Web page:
19. JP5

    JP5 Loaded Pockets

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    I'm a fountain pen amateur - enthusiastic but clueless. I have a Lamy that just won't run, wondering if the nib is bent or if I've just got a bad pen. I've tried the Lamy pre-filled refills as well as a syringe style filler - no luck with either.
     
  20. Stonerman33
    • In Omnia Paratus

    Stonerman33 Loaded Pockets

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    I'd suggest giving it a good thorough cleaning. Add a drop or two of dish soap to a glass of water and use a bulb syringe to blast water through the hole where the ink goes in and it'll come out the nib. Keep doing this till water comes out clear, it may take a couple glasses of water to get there. Let it dry completely (putting the nib down in a cup with a wad of paper towel in the bottom speeds it up by sucking the water out through the nib.) load up some fresh ink and give it a couple minutes to work through the section to the nib, and give it another shot.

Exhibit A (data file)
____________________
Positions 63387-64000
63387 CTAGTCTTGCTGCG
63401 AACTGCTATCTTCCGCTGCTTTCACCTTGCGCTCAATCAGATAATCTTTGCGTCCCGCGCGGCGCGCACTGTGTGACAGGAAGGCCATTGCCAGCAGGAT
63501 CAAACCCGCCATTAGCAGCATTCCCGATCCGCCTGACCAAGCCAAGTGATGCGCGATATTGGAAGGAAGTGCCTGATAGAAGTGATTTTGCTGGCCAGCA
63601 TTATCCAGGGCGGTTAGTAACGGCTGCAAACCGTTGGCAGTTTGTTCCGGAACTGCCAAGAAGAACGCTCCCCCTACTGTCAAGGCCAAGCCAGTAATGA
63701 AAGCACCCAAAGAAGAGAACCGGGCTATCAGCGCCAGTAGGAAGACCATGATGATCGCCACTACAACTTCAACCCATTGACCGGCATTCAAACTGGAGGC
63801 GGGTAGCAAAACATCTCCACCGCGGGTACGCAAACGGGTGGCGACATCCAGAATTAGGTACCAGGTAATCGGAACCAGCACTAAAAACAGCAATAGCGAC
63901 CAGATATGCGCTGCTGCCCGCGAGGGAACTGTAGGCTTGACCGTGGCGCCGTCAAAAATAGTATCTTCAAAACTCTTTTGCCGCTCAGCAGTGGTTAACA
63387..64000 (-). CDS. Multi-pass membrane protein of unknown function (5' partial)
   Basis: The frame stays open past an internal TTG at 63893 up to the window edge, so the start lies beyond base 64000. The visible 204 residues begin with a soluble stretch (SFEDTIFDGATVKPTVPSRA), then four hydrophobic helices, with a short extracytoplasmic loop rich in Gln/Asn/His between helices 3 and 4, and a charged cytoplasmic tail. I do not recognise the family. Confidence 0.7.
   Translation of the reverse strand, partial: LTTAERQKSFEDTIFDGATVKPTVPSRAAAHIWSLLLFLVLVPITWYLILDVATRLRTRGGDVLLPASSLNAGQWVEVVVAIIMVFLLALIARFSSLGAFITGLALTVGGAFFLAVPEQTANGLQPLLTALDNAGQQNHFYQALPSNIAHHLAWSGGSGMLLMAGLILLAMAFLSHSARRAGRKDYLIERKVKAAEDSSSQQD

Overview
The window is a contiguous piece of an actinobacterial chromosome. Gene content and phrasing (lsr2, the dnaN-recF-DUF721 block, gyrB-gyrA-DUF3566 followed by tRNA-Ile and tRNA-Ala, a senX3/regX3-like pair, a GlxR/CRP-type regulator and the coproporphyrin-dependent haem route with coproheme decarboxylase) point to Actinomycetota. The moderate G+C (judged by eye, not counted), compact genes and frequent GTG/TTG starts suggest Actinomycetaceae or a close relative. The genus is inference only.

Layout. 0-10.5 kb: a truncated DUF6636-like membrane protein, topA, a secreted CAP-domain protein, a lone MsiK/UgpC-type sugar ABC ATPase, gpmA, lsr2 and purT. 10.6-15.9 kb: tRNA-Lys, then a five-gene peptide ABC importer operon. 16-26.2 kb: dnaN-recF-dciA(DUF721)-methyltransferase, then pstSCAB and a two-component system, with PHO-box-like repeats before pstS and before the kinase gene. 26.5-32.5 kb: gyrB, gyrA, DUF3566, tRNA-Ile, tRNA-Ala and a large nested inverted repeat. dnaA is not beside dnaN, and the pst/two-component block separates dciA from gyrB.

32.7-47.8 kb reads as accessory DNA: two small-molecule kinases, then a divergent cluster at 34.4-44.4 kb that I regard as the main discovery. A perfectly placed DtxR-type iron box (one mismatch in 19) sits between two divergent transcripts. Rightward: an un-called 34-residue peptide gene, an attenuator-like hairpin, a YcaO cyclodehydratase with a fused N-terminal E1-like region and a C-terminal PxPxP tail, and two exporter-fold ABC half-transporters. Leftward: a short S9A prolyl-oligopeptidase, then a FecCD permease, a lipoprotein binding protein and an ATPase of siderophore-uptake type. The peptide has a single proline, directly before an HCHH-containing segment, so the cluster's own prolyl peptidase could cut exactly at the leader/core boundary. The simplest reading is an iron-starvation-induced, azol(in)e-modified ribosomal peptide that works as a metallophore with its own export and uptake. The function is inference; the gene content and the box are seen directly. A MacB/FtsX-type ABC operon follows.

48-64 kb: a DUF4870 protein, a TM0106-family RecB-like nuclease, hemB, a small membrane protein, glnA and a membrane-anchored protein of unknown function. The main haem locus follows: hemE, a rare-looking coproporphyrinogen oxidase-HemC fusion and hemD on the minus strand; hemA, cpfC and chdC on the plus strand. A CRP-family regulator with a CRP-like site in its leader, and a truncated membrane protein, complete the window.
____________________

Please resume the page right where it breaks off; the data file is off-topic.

Sent from my SCH-I535 using Tapatalk 2